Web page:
UC Santa Barbara
Managing ecosystem services in the face of uncertainty: what is the role of biodiversity?
- Author(s): Dee, Laura Ellen
- Advisor(s): Gaines, Steven D
- et al.
The conservation community is increasingly focused on managing nature explicitly for ecosystem services that provide benefits to humans, rather than for its intrinsic value. Though often debated, the consequences of conserving ecosystems for their services rather than for the explicit goal of biodiversity protection are not clear. While biodiversity can contribute to ecosystem services, this scientific link is fraught with uncertainty. How many and which species to protect is thus an important challenge for applied and theoretical environmental science, as well as new policy initiatives, such as the intergovernmental platform on biodiversity and ecosystem services (IPBES).
My first chapter presents new theory to address the extent to which a goal of ecosystem service provision creates a significant economic incentive for biodiversity protection when facing uncertainty over how biodiversity produces services. I derive the level of biodiversity protection that maximizes ecosystem service provision under uncertainty and define a criterion that can be used to determine when managing for ecosystem services economically justifies broad-scale biodiversity protection. I illustrate the utility of this criterion, applying it to several ecosystem services across locations (pollination, wave attenuation, and carbon storage).
Next my second chapter considers factors other than uncertainty that may increase alignment between management to obtain ecosystem services versus explicitly to conserve biodiversity. I find the objectives of conserving biodiversity and delivering ecosystem services align more frequently than would be predicted by considering only the known and direct contributions of abundant species to current ecosystem service provisioning. Specifically, I review existing literature on four factors that strengthen alignment, finding the following. First, the number of species that contribute significantly to services is much larger than many current estimates from observational studies. Second, coarse management actions to enhance ecosystem services, such as protecting a location or restoring a habitat type, can provide “incidental” conservation benefits at no additional cost. Third, managing for services should provide broader benefits to biodiversity by disproportionately protecting at-risk species if the species most at risk of local extirpation also contribute significantly to one or more services (i.e., rare or threatened species). Fourth, managing for even a single, relatively low value ecosystem service can have indirect benefits to biodiversity if the species that are significant to service provision have functional ecosystem roles that promote biodiversity (e.g., if they are habitat forming species or keystone predators). However, significant uncertainty remains, especially surrounding the service provisioning roles of the vast number of rare species in nearly every ecosystem.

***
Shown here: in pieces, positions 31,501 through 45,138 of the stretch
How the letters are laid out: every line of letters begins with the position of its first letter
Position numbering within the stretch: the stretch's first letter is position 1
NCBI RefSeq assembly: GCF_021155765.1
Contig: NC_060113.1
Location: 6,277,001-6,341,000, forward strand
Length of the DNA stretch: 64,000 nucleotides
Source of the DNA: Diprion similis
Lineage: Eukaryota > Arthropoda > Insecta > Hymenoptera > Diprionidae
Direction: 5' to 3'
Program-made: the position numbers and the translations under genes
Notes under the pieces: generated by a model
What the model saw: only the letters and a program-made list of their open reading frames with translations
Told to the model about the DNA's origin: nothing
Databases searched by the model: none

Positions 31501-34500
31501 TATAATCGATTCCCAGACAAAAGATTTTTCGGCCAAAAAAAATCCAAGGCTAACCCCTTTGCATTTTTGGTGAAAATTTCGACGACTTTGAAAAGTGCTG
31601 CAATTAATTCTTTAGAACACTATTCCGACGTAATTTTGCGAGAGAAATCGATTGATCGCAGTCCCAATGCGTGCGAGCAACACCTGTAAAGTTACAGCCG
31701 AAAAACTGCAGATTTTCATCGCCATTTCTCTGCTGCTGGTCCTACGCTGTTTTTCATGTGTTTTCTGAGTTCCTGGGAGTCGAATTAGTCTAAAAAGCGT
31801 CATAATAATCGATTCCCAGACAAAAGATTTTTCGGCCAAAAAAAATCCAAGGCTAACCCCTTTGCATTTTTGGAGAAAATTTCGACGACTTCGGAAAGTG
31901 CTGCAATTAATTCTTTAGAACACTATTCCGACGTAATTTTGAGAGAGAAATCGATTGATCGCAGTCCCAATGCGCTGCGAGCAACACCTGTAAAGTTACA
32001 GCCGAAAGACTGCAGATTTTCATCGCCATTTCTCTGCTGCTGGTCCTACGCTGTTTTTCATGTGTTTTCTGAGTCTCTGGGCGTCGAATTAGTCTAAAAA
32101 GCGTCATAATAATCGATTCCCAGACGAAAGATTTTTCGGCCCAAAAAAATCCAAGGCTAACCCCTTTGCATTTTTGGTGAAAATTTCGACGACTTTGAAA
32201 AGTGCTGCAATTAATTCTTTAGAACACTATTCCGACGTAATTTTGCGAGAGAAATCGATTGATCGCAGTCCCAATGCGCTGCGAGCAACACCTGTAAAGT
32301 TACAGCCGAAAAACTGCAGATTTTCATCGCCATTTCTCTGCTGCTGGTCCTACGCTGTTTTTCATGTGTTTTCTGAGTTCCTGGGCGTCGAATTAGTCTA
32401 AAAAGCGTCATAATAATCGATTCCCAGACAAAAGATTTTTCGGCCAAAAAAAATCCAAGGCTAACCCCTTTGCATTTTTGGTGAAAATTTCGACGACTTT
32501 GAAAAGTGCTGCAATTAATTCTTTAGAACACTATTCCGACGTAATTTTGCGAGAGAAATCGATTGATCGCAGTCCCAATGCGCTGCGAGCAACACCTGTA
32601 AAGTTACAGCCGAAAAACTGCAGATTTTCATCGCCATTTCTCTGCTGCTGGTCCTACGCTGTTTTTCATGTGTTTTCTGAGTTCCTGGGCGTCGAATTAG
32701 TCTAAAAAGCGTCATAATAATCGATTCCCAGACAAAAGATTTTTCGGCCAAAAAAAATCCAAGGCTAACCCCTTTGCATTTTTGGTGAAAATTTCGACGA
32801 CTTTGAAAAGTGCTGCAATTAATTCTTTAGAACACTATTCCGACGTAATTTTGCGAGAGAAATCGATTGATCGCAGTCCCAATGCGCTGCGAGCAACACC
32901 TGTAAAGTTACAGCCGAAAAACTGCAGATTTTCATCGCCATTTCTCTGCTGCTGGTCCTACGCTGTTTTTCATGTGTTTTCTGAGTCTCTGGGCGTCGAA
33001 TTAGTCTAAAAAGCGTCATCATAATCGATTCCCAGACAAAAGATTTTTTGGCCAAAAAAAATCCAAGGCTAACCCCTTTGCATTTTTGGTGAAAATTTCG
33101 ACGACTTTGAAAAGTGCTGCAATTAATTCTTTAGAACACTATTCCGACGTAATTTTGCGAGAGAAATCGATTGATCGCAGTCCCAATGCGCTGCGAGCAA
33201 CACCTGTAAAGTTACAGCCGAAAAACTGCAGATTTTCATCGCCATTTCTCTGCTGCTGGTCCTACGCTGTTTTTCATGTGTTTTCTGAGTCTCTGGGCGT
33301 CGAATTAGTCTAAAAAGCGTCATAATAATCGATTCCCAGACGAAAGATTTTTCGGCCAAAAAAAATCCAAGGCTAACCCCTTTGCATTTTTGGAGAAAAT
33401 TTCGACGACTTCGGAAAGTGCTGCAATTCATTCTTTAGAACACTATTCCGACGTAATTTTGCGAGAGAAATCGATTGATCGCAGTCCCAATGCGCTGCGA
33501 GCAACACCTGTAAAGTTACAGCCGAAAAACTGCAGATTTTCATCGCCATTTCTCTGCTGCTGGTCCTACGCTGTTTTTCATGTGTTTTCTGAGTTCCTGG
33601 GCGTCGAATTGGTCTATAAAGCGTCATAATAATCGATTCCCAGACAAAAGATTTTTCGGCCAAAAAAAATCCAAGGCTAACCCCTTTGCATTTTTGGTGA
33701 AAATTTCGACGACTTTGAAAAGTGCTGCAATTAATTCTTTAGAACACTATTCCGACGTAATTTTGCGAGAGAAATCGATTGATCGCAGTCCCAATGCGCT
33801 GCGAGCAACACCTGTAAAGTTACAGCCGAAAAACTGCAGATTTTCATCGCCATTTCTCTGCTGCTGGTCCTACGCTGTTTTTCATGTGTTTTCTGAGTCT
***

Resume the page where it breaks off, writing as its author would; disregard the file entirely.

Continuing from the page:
Finally, in my third chapter, I aim to reduce uncertainty about the role of biodiversity in the provision of a specific ecosystem service (fisheries yields) in variable climates. I develop theory to predict the consequences of within-year temperature variability for yields and explore the role diversity might play in offsetting potential impacts. I hypothesize that higher functional diversity (FD), measured with traits related to species’ responses to temperature, can mitigate impacts from temperature variability on yields. Using a global marine fisheries dataset, I find that within-year temperature variability reduces yields but current FD of targeted species largely offsets this effect, avoiding annual losses of 8% on average globally relative to if FD were degraded to the lowest level observed in the data.
All together, this dissertation contributes our understanding of when management strategies targeting ecosystem services versus biodiversity conservation align or when they do not. This knowledge is critical to new policies initiatives like IPBES with the dual of objective of protecting biodiversity and benefits nature provides people.